Earlier today, Apple announced that their newest iPad Pro model tablets would go on sale with a suite of new features and tools. Rather than sticking to depth-sensing cameras, Apple has incorporated a lidar sensor on board the iPad itself – a first for Apple.
The two new iPad Pro models that have a lidar scanning onboard are the 11 and 12.9-inch models, and are designed to enhance 3D photography as well as support developers that are using ARKit for the development of augmented reality (AR) apps.
Rather than using a third-party lidar, they seem to have developed their own proprietary version that they are simply referring to as “LiDAR Scanner.” It has a reported range of 5 meters, and “operates at the photon level at nanosecond speeds” which, one can assume means it is some flavor of the small lidar sensors that we’ve been hearing a lot about lately. The benefit of this range might be to fill in smaller, more detailed areas that larger-scale scans have difficult with.
Fundamentally, the iPad Pro’s lidar is used to create depth mapping points that, when combined with camera and motion sensor data, can create a “more detailed understanding of a scene” according to Apple. With the help of the lidar sensor, the ARKit app can get better placement of real world and augmented reality objects, better motion capture, and occlusion – all of which help an augmented reality experience seem even more realistic. A scene does not need a long “scanning” period before AR objects can be placed, which makes for a more seamless integration of AR elements. API developers can also use the new lidar scanner to push beyond what’s currently possible using only depth cameras.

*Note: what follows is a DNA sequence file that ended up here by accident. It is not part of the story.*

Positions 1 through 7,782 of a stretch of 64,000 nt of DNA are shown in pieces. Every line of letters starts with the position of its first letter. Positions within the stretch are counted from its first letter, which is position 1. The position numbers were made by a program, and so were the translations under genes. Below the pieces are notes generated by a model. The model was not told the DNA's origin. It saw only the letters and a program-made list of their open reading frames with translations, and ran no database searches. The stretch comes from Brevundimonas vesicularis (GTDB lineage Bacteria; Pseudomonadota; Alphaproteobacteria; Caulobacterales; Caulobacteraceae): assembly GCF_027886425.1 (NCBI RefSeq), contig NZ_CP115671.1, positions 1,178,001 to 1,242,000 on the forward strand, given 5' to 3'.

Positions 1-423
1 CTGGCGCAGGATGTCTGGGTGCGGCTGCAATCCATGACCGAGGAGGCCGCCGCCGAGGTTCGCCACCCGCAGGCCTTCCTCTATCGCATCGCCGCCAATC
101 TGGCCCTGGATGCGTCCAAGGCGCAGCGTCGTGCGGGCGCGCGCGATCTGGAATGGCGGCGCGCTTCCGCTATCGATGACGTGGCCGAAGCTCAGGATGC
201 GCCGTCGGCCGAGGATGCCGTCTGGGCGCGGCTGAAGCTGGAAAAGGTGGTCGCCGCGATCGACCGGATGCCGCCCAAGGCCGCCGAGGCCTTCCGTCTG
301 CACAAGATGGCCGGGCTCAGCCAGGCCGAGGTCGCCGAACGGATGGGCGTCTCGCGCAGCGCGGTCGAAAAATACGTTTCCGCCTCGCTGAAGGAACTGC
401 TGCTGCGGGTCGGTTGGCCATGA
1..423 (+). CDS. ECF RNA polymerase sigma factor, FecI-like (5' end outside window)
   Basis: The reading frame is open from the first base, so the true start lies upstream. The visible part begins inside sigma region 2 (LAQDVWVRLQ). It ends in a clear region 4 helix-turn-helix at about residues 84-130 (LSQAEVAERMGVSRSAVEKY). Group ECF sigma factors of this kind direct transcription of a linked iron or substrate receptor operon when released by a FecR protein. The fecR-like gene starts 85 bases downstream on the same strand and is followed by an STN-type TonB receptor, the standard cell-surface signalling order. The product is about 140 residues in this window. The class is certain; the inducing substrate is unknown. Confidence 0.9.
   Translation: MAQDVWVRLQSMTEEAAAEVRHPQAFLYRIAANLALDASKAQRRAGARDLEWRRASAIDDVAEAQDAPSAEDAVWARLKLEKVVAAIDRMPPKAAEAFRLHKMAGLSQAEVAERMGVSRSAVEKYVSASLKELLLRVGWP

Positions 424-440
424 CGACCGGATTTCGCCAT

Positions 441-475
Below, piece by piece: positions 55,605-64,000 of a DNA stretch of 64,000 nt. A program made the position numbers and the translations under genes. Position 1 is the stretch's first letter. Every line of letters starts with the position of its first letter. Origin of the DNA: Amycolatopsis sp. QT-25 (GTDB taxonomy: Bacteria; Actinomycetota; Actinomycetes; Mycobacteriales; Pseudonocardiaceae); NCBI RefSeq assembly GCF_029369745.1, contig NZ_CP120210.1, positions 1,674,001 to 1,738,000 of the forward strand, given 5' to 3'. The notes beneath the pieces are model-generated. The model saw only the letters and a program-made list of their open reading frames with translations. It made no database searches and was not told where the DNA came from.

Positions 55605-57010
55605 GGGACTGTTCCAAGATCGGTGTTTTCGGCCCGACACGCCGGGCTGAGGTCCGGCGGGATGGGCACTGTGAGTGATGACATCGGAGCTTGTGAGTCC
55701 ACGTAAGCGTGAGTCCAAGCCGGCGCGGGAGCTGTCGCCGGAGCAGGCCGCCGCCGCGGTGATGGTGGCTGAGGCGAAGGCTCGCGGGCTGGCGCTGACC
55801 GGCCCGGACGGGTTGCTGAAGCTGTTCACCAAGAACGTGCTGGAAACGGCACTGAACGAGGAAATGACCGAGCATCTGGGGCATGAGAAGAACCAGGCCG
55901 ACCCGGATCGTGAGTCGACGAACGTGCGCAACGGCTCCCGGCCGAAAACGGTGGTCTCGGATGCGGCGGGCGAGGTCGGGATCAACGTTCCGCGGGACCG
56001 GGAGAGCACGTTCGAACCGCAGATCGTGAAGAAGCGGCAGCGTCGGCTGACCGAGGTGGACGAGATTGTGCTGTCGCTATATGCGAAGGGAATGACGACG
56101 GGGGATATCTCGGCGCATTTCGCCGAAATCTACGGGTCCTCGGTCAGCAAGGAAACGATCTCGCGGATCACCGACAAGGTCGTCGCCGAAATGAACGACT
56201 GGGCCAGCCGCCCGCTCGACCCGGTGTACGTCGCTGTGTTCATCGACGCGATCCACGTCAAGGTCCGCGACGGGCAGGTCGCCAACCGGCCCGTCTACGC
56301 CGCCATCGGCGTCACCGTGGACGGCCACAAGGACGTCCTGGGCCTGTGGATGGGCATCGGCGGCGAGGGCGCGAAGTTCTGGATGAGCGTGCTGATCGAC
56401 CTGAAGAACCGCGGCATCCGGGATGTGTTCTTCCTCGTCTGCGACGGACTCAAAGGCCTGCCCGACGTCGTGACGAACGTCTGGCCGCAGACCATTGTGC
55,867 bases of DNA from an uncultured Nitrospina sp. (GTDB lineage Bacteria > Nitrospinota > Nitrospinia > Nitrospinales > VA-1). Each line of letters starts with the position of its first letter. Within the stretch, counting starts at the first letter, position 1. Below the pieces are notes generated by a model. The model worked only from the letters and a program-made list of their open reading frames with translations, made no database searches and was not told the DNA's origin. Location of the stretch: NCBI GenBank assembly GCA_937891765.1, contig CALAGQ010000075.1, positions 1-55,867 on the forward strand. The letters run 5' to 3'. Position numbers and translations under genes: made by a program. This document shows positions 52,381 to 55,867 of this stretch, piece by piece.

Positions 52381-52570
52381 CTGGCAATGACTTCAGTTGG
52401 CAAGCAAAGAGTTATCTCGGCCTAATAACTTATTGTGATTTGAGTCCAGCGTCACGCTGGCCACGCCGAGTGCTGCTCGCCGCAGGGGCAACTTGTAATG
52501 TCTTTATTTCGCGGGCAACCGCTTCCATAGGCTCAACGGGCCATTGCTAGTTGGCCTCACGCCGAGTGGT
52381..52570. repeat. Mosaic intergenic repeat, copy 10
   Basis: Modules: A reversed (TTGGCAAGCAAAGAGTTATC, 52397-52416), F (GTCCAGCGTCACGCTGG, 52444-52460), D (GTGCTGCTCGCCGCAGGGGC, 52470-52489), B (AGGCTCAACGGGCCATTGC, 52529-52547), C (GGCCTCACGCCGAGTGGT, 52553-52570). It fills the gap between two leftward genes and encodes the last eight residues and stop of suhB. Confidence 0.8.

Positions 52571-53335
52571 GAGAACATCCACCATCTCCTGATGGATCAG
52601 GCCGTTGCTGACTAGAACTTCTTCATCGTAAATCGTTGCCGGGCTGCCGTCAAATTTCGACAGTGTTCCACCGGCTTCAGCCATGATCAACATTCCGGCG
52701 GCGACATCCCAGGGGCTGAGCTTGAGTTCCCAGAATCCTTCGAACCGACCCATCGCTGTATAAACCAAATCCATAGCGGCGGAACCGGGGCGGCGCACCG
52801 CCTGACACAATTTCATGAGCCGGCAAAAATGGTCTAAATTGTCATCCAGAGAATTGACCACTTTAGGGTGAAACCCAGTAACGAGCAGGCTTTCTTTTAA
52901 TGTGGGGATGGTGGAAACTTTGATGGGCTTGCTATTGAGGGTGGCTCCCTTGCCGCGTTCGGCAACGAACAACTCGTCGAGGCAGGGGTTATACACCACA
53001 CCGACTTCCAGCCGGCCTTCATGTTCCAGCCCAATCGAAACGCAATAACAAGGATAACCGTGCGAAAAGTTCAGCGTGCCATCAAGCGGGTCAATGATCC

The depth sensing from lidar, combined with the dual depth cameras is getting pushed through sophisticated computer vision algorithms. In the practical sense, that means that cumulatively, with the help of software, this can be a very powerful scanning platform. Apple has marketed these advances as focusing on the development of augmented reality (AR) applications and experiences on the iPad, but with the ARKit available for others to tweak, the possibility of other scanning abilities is not far away. With both Apple apps and third-party apps able to utilize this new depth mapping capability, I would not be surprised if we are on the cusp of some major announcements from some of the bigger 3D scanning players about partnerships or new apps to take advantage of the sensor.
According to Apple, later this year, Shapr 3D, a professional CAD system based on Siemens Parasolid technology, will use the LiDAR Scanner to automatically generate an accurate 2D floor plan and 3D model of a room. New designs can then be previewed in real-world scale using AR right in the room you scanned.
With the official integration of lidar on an iPad model, it would not be out of the realm of possibility for lidar to make it to other iOS devices in the future. It is rumored to be a feature of certain iPhone 12 models coming out later this year. If nothing else, lidar has been thrust into the mainstream conversation when it comes to technology, and it will be interesting to see how it is applied beyond Apple’s own apps.